A bit more precisely — but still quite roughly: if the curvature is xx, in loop quantum gravity we don’t have a quantum operator corresponding to xx. Instead we have something more like exp(ix)exp(i x). So we use something like sin(x)=(exp(ix)exp(ix))/2isin(x) = (exp(i x) - exp(-i x))/2i as a substitute for xx in certain equations. When the curvature is small these are almost the same. When it gets big, they’re different. This gives an effective force that prevents the singularity. This force starts getting big when the density is about 1/100 of the Planck density. When the density hits .41 times the Planck density, it’s enough to create a ‘bounce’.

(The math is actually a bit more complicated than what I said, but it’s similar in spirit.)

In fact, a bunch of calculations have shown that the quantum dynamics are quite nicely approximated by an ‘effective Friedmann equation’ — a differential equation like the usual classical one that describes the Big Bang, but with an extra term.

And, the solutions of the difference equation are very close to the solutions of this differential equation.

Posted by: John Baez on September 28, 2009 7:56 PM | Permalink | Reply to this

Re: This Week’s Finds in Mathematical Physics (Week 280)

I see, thanks for the explanation. I should have a look at a recent review, then.

Posted by: Urs Schreiber on September 28, 2009 8:23 PM | Permalink | Reply to this

Re: This Week’s Finds in Mathematical Physics (Week 280)

The two I listed are pretty good.

Posted by: John Baez on September 28, 2009 9:16 PM | Permalink | Reply to this

Re: This Week’s Finds in Mathematical Physics (Week 280)

The two I listed are pretty good.

Could you maybe point me to page and verse?

I am staring at page 13 of Ashtekars review, see the difference equation and some hints for why one considers this.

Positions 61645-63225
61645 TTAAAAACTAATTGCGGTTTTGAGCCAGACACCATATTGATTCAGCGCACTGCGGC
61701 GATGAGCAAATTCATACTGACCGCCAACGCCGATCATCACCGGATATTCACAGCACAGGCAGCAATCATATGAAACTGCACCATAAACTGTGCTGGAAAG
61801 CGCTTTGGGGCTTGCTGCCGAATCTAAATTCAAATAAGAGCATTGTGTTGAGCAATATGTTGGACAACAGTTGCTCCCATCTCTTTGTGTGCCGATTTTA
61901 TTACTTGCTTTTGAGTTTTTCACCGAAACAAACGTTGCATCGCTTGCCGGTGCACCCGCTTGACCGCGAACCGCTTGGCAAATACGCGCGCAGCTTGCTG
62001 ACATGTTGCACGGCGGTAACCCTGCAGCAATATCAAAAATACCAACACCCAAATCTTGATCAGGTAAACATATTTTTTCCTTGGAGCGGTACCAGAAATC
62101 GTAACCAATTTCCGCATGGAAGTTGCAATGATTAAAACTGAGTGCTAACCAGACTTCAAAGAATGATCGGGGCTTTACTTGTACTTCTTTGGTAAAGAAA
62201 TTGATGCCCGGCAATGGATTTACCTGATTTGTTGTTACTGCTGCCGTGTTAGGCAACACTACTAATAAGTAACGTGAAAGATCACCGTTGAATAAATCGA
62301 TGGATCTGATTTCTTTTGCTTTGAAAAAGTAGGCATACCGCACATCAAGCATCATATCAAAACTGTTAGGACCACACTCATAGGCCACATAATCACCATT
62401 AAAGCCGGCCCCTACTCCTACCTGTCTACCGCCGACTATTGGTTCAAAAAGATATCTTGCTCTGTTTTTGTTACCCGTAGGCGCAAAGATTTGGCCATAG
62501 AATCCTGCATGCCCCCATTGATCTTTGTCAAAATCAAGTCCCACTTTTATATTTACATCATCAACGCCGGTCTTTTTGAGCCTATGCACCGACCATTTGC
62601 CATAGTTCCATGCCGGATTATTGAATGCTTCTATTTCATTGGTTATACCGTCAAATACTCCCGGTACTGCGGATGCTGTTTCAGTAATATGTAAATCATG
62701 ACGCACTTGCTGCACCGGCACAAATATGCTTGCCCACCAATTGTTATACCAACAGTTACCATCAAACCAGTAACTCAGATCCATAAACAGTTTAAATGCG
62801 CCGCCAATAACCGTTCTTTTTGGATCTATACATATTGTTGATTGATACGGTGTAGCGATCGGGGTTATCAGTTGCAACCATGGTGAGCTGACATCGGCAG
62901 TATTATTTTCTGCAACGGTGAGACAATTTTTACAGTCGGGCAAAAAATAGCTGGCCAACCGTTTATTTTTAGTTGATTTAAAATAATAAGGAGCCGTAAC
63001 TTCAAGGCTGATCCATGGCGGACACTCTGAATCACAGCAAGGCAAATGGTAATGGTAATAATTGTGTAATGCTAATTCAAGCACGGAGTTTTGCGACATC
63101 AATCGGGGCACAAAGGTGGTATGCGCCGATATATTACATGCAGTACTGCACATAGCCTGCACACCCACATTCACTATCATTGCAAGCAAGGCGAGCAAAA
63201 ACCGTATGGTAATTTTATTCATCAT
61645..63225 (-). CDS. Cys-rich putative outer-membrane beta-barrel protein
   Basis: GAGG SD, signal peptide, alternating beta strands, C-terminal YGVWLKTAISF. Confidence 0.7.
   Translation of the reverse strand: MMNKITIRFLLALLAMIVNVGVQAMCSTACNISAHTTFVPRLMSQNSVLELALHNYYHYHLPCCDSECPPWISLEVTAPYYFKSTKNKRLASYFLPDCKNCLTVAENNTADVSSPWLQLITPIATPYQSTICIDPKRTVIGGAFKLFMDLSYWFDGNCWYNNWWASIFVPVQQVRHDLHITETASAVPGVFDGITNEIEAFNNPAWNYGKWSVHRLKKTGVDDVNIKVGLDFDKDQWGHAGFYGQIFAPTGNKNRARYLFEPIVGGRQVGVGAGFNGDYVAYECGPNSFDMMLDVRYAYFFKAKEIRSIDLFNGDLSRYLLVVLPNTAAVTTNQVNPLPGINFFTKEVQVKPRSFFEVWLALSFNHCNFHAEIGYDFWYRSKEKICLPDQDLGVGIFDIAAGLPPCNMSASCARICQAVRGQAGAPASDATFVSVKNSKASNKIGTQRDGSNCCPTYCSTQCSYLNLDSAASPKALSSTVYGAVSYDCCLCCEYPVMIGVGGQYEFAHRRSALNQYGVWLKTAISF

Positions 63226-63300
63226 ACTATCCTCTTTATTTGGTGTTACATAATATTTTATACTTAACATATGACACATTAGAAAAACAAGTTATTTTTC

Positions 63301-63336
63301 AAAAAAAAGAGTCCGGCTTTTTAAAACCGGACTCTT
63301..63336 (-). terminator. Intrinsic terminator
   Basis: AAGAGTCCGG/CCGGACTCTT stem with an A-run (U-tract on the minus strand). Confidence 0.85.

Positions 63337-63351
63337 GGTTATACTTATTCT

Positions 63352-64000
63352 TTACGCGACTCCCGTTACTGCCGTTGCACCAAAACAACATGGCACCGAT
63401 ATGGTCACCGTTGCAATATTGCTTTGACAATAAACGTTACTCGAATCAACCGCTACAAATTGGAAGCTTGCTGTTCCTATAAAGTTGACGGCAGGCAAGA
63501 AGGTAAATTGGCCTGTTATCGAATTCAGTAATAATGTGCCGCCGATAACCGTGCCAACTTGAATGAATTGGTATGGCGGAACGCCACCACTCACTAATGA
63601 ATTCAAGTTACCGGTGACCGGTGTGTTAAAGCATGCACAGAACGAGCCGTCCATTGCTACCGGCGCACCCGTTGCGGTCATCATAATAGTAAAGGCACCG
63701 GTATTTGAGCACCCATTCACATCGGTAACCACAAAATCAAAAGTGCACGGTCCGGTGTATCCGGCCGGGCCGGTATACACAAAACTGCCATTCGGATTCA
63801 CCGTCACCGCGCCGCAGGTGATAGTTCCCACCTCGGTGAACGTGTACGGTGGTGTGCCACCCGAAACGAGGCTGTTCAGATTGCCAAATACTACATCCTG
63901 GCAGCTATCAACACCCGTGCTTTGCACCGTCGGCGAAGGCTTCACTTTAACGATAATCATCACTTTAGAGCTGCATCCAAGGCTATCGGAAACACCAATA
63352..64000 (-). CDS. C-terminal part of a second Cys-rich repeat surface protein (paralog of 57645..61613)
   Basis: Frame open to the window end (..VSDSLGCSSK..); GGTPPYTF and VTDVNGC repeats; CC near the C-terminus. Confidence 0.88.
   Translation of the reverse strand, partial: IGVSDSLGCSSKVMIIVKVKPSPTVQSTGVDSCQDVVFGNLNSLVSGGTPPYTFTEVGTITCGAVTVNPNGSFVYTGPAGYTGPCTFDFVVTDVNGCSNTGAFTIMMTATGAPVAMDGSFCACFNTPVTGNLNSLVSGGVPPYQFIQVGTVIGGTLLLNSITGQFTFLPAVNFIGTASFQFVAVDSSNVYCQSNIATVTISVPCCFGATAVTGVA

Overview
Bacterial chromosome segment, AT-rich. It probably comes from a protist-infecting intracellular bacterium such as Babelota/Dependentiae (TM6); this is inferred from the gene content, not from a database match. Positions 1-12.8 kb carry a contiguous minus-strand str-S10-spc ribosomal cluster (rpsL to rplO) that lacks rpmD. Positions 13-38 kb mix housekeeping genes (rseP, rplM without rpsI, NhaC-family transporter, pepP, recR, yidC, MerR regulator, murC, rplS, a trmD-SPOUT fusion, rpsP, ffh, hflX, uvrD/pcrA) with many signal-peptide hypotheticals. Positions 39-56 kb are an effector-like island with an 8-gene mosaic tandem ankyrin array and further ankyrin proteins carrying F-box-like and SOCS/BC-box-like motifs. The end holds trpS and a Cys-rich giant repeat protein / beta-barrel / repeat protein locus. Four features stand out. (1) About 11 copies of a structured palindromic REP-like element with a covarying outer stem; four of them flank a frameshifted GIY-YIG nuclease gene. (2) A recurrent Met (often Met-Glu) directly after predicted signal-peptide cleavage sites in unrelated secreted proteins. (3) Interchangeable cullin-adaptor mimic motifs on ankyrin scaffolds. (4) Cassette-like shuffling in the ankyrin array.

I must be being dense. I have heard one or two talks about this, but so far I never managed to get a clear picture of what is derived from what and what is assumed. Maybe you need to explain it to me!

I am happy, by the way, to consider playing around with difference equations in cosmology. What I am lacking is a good idea of how these follow from some more fundamental ideas, as you indicated.

Posted by: Urs Schreiber on September 29, 2009 9:33 AM | Permalink | Reply to this

Re: This Week’s Finds in Mathematical Physics (Week 280)

Urs: for the level of detail you want, that paper won’t help. The other one I cited is better… but you might prefer Effective equations for isotropic quantum cosmology including matter by Bojowald, Hernandez and Skirzewski.

In Section 2, they start with the Friedmann equation for a homogeneous isotropic cosmology with k=0k = 0 and a massless scalar field ϕ\phi. In Section 2.1 they ‘deparametrize’ this equation, eliminating the time variable by using ϕ\phi as a clock field, or ‘internal time’ — a standard way of dealing with the problem of time in quantum cosmology. In Section 2.2 they review the standard Wheeler–DeWitt quantization of the resulting theory.